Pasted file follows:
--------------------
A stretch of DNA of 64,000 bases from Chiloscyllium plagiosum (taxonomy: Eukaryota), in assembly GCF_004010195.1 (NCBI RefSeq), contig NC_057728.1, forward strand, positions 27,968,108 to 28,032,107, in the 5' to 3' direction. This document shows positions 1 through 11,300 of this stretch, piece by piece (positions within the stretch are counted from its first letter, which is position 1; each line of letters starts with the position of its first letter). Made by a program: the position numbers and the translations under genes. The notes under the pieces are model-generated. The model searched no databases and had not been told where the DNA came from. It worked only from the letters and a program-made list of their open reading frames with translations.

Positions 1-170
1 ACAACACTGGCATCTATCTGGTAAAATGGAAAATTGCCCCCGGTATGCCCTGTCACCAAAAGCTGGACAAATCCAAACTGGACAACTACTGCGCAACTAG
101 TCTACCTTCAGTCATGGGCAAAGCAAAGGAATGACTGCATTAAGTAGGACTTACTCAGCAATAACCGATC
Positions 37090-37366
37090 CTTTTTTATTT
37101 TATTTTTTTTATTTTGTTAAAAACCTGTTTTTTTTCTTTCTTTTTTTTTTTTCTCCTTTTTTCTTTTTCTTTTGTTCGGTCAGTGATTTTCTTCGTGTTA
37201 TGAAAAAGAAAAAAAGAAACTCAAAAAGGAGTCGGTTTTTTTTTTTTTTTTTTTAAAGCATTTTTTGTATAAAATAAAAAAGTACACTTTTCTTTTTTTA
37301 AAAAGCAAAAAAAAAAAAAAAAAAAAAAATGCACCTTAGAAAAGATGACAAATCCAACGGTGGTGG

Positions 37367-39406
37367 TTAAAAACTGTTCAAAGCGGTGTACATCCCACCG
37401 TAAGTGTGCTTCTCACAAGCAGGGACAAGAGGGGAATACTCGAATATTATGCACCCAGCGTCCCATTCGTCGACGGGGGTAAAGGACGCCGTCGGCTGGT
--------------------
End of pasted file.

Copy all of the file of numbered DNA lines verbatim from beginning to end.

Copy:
A stretch of DNA of 64,000 bases from Chiloscyllium plagiosum (taxonomy: Eukaryota), in assembly GCF_004010195.1 (NCBI RefSeq), contig NC_057728.1, forward strand, positions 27,968,108 to 28,032,107, in the 5' to 3' direction. This document shows positions 1 through 11,300 of this stretch, piece by piece (positions within the stretch are counted from its first letter, which is position 1; each line of letters starts with the position of its first letter). Made by a program: the position numbers and the translations under genes. The notes under the pieces are model-generated. The model searched no databases and had not been told where the DNA came from. It worked only from the letters and a program-made list of their open reading frames with translations.

Positions 1-170
1 ACAACACTGGCATCTATCTGGTAAAATGGAAAATTGCCCCCGGTATGCCCTGTCACCAAAAGCTGGACAAATCCAAACTGGACAACTACTGCGCAACTAG
101 TCTACCTTCAGTCATGGGCAAAGCAAAGGAATGACTGCATTAAGTAGGACTTACTCAGCAATAACCGATC
Positions 37090-37366
37090 CTTTTTTATTT
37101 TATTTTTTTTATTTTGTTAAAAACCTGTTTTTTTTCTTTCTTTTTTTTTTTTCTCCTTTTTTCTTTTTCTTTTGTTCGGTCAGTGATTTTCTTCGTGTTA
37201 TGAAAAAGAAAAAAAGAAACTCAAAAAGGAGTCGGTTTTTTTTTTTTTTTTTTTAAAGCATTTTTTGTATAAAATAAAAAAGTACACTTTTCTTTTTTTA
37301 AAAAGCAAAAAAAAAAAAAAAAAAAAAAATGCACCTTAGAAAAGATGACAAATCCAACGGTGGTGG

Positions 37367-39406
37367 TTAAAAACTGTTCAAAGCGGTGTACATCCCACCG
37401 TAAGTGTGCTTCTCACAAGCAGGGACAAGAGGGGAATACTCGAATATTATGCACCCAGCGTCCCATTCGTCGACGGGGGTAAAGGACGCCGTCGGCTGGT